G.L.: The successful campaigns for controversial issues have been the ones that managed to create positive or negative emotions much more than trying to rationalise. 

When it’s an issue that not many people will understand in detail, I think it can be a problem to rationalise too much. In general it’s wiser to get an emotional touch into your campaign rather than bringing fairly complicated rational arguments. But if, as you said, many people have predispositions and have already made up their minds, aren’t campaigners wasting their time? 

G.L.: It depends. In this case the yes side has a huge advantage because the issue has passed parliament, most parties are behind it, the scientific community is behind it – they’re not trying to win a hopeless battle. 

But if you have scientists involved, it’s hard to put forward emotional arguments – it wouldn’t be very convincing for many people. So they don’t really have much of a choice. Are there noticeable trends for who is more likely to approve bioethical issues? 

G.L.: I looked at the data for two issues of a similar dimension – the initiative on protecting people from manipulation in reproductive medicineExternal link in 2000 and the law on research involving embryonic stem cellsExternal link – which were also partly controversial ethical issues. 

Interestingly, it’s really hard to find any clear trends: voters of the parties on the left and right were divided and the only clear smaller trend was that people who attend religious services were more likely to be in favour of protection from manipulation and against stem cell research. 

The other small trend was that the French-speaking part of Switzerland leans slightly more towards science than the German-speaking part. But there’s no age difference, no enormous gender difference. Recent surveys have shown that the Swiss are increasingly irreligious. Does this mean scientific initiatives now have greater chances of being approved? Are we going to see more such initiatives? 

G.L.: I don’t think so. For a lot of people this is not a religious question, it’s an ethical question. A lot of people are critical of what medicine can do not for religious reasons but for ethical reasons. 

What is certain is that nowadays it doesn’t really matter what the church says. The church just isn’t an important point of reference. Thirty or 40 years ago it would of course have been a lot more important. So what are the main sources of information for people today? 

G.L.: When you look at the data, what is important are the leaflets that get sent to people’s homes. These are still used to a great deal because that’s what people have in their hands when they sit down at home – and that’s how people fill out their ballots in Switzerland: you sit down at the kitchen table with your ballot paper and what you can access directly is this leaflet.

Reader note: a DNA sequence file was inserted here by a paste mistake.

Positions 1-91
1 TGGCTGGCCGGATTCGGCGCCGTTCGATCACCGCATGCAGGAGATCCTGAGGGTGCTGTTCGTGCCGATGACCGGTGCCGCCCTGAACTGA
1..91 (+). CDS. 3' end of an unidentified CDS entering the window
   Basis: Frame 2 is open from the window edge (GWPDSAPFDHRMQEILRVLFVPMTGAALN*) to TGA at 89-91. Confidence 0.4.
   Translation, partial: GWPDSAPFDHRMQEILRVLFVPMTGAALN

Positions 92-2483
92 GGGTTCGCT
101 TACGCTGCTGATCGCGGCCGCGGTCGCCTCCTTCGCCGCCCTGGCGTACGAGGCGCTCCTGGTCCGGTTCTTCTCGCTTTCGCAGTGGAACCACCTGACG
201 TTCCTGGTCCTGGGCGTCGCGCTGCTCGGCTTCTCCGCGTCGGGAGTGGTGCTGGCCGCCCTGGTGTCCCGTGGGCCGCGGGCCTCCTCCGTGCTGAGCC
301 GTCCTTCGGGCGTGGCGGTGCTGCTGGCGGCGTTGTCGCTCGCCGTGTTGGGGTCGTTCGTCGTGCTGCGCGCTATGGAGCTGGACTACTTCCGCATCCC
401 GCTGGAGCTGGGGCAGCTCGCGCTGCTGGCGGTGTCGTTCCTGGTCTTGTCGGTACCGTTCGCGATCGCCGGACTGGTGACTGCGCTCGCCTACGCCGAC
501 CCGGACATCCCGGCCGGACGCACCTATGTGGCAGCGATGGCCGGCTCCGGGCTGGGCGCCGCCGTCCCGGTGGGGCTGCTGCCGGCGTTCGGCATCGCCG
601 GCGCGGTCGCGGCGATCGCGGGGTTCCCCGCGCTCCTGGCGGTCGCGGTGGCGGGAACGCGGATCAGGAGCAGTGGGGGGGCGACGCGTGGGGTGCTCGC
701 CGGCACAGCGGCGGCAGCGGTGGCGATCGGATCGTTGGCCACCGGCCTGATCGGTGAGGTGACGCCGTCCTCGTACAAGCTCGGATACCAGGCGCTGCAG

You’ve also got newspapers and television. I don’t believe social media are very relevant at the moment – most people don’t use social media to get informed about politics. Much more important is what it says in newspapers like [freesheet] 20Minuten and [tabloid] Blick, which are a much more important source of information for less-informed people than Twitter or Facebook. The readership of quality newspapers is going down, but at the end of the day, information for many people is extremely selective. 

Genetic diagnosis in Switzerland

In Switzerland, around 6,000 couples a year turn to artificial insemination, which produces some 2,000 of the 80,000 babies born in Switzerland. 

The constitution currently allows for the creation in vitro of only the number of embryos “that can be immediately implanted”, which in practice is three. 

Diagnostic testing for incurable diseases and genetic anomalies such as Down syndrome is already allowed on foetuses in the uterus. Abortions are possible up to the 12th week. 

If the amendment is passed, the same diagnostic testing would be authorised for embryos conceived in vitro (IVF), namely before pregnancy. This would in theory remove the need for an abortion later on (up to the 12th week). In addition, it would be possible to create as many embryos “as necessary for medically assisted reproduction”. This could be up 12. The law would also allow the freezing of embryos so that just one could be implanted at a time and the others saved for future attempts. This is intended to reduce the number of multiple births and their accompanying risks (the rate of multiple births is three times higher in Switzerland than Sweden, which allows the implantation of single embryos). 

Parliament declined to authorise the creation of embryos to harvest stem cells for the sole purpose of providing medical treatment to a sibling. Parents will still be banned from selecting an embryo based on sex.